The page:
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Autoimmune polyendocrinopathy type 1
A rare, genetic, disease that manifests in childhood or early adolescence with a combination of chronic mucocutaneous candidiasis, hypoparathyroidism and autoimmune adrenal failure.
ORPHA:3453Classification level: Disorder
- APECED syndrome
- APS type 1
- Autoimmune hypoparathyroidism-chronic candidiasis-Addison disease syndrome
- Autoimmune polyendocrine syndrome type 1
- Autoimmune polyendocrinopathy-candidiasis-ectodermal dystrophy syndrome
- Autoimmune polyglandular syndrome type 1
- HAM syndrome
- Hypoparathyroidism-Addison disease-mucocutaneous candidiasis syndrome
- MEDAC syndrome
- Multiple endocrine deficiency-Addison disease-candidiasis syndrome
- Prevalence: 1-9 / 1 000 000
- Inheritance: Autosomal recessive
- Age of onset: Childhood, Adolescent
- ICD-10: E31.0
- OMIM: 240300
- UMLS: C0085859 C3494489
- MeSH: C538275
- GARD: 8466
- MedDRA: -
It is a rare disease that is more common in populations with higher rates of consanguineous marriage and, because of a founder effect, in Finland where the prevalence is estimated at 1/25,000. In the north-west of France the prevalence is estimated at 1/500,000.
The first manifestation of the disease (usually candidiasis) occurs in childhood with other manifestations appearing progressively. Candidiasis affects particularly the mucosa of the mouth, nails and, more rarely, the genitals, and rarely causes cutaneous effects. The most common autoimmune endocrine involvement is hypoparathyroidism (79-96% of cases). Adrenal failure most often manifests with concurrent mineralocorticoid and glucocorticoid deficiency (78% of cases). Ovarian failure is possible. Diabetes type 1, autoimmune thyroiditis, and lymphocytic hypophysitis are rarer. Other auto-immune manifestations are common: intestinal malabsorption, atrophic gastritis, autoimmune hepatitis, alopecia, vitiligo, hypoplasia of dental enamel, ungual dystrophy, keratoconjunctivitis, and rheumatologic, bony, muscular, renal, bronchiol and hematologic impairments. Splenic atrophy increases the likelihood for severe infections. There is high phenotypic variability, sometimes within the same family, and the number of manifestations is very variable, ranging from 1 to 10.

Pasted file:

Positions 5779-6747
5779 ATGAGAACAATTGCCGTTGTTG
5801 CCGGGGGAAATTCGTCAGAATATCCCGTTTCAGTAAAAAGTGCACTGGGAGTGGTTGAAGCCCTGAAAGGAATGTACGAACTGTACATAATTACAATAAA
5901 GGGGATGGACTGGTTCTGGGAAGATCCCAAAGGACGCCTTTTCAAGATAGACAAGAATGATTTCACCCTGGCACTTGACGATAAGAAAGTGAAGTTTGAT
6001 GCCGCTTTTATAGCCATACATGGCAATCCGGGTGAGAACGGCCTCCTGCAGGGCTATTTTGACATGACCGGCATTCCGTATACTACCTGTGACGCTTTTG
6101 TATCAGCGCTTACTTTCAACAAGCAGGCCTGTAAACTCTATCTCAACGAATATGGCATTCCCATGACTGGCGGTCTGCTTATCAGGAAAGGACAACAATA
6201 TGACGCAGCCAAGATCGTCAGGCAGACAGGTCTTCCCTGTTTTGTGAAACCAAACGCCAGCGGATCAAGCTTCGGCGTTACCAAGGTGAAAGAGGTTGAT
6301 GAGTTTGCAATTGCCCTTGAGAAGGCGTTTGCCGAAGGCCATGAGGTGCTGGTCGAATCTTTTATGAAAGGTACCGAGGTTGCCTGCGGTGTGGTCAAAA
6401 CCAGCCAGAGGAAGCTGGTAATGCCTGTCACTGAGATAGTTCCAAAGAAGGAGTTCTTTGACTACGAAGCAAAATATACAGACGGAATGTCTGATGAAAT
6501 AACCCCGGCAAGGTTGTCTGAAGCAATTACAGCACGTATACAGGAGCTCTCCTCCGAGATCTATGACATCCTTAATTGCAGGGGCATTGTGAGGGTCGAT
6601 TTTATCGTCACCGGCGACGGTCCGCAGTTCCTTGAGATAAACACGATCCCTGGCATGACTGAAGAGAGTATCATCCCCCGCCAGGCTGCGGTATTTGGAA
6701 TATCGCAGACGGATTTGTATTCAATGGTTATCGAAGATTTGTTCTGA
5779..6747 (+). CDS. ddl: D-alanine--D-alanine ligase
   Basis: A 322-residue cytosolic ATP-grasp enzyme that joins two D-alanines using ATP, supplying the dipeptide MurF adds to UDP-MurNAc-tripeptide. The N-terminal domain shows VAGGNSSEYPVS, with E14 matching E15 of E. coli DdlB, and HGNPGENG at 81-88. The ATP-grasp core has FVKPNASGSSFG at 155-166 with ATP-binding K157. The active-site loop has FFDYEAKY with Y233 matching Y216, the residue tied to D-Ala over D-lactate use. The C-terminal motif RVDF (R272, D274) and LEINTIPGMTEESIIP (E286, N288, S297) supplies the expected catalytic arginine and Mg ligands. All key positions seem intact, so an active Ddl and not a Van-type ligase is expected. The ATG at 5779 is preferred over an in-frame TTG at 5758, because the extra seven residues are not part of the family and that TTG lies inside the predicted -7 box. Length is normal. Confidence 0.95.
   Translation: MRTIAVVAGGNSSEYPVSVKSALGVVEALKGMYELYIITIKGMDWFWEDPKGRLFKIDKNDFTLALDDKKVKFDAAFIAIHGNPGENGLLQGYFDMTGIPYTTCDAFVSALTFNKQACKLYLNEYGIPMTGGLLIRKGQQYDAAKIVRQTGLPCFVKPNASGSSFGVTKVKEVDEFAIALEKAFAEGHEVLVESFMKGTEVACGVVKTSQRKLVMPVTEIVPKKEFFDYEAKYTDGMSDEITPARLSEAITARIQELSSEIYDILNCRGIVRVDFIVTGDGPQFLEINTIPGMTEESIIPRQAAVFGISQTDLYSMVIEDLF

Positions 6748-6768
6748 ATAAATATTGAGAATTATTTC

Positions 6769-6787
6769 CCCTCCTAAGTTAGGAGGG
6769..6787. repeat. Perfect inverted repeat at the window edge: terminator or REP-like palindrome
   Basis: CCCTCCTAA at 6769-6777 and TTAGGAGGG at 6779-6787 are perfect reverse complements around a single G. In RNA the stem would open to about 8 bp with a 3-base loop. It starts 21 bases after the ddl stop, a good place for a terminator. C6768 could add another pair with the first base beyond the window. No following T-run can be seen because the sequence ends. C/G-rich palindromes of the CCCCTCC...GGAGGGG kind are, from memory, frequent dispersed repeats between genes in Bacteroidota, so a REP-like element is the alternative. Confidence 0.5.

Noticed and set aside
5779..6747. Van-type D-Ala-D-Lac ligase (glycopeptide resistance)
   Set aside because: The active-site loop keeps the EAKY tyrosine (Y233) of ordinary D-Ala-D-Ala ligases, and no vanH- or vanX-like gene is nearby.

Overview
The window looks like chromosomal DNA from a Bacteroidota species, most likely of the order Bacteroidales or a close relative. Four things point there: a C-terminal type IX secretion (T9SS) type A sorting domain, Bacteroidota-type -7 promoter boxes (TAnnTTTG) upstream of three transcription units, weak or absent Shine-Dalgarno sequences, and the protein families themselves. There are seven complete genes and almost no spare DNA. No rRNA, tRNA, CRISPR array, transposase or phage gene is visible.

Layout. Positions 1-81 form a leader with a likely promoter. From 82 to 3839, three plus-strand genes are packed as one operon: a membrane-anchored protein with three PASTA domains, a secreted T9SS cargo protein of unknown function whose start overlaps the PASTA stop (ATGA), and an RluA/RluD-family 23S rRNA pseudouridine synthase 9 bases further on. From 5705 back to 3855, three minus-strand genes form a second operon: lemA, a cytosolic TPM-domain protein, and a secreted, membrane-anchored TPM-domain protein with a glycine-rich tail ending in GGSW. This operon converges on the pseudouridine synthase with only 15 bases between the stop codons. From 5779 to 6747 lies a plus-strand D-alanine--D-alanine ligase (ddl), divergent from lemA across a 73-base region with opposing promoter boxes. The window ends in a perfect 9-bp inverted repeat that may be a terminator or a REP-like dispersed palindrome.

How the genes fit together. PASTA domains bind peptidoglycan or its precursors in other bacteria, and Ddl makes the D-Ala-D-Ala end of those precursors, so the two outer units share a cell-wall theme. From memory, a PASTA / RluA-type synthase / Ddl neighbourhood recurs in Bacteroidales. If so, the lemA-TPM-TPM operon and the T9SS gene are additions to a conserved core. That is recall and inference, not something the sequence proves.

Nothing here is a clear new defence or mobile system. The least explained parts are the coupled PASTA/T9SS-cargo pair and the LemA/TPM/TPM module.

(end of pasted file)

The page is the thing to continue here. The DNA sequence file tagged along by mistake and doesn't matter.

The disease is caused by mutations of the AIRE gene (21q22.3) coding for the AIRE transcription factor, which is involved in immune tolerance mechanisms and contributes to the negative selection of autoreactive T lymphocytes in the thymus, lymph nodes and spleen.
Diagnosis is based on the presence of at least two of the three following pathologies: mucocutaneous candidiasis, hypoparathyroidism and adrenal failure. In cases where one of the patient's siblings is affected, one of the three criteria is sufficient for initial diagnosis, which can then be confirmed by molecular analysis. The presence of a litany of antibodies, specifically organ antibodies (sometimes forewarning of a visceral attack) or more general antibodies (anti-interferon AC) can support the diagnosis.
Differential diagnoses include IPEX syndrome and, principally, autoimmune polyendocrinopathy type 2 (see these terms).
Transmission is autosomal recessive. Although prenatal diagnosis is not recommended, genetic counseling should be offered.
Management and treatment
Management is essentially symptomatic. Hormone replacement is used to treat endocrine disorders. A long course of oral systemic antifungal treatment is effective to treat candidiasis, although some patients remain resistant. Immunosuppressive treatment is recommended for cases with autoimmune hepatitis or with severe malabsorption.
The prognosis is variable. The more early the manifestations appear, the more numerous the organs involved. The prognosis can be threatened by: oral or esophageal squamous cell carcinoma, sepsis, fulminant hepatitis, renal failure due to interstitial nephritis or bronchial involvement. On average patients live into their forties, but this varies considerably between patients depending on the severity of disorders.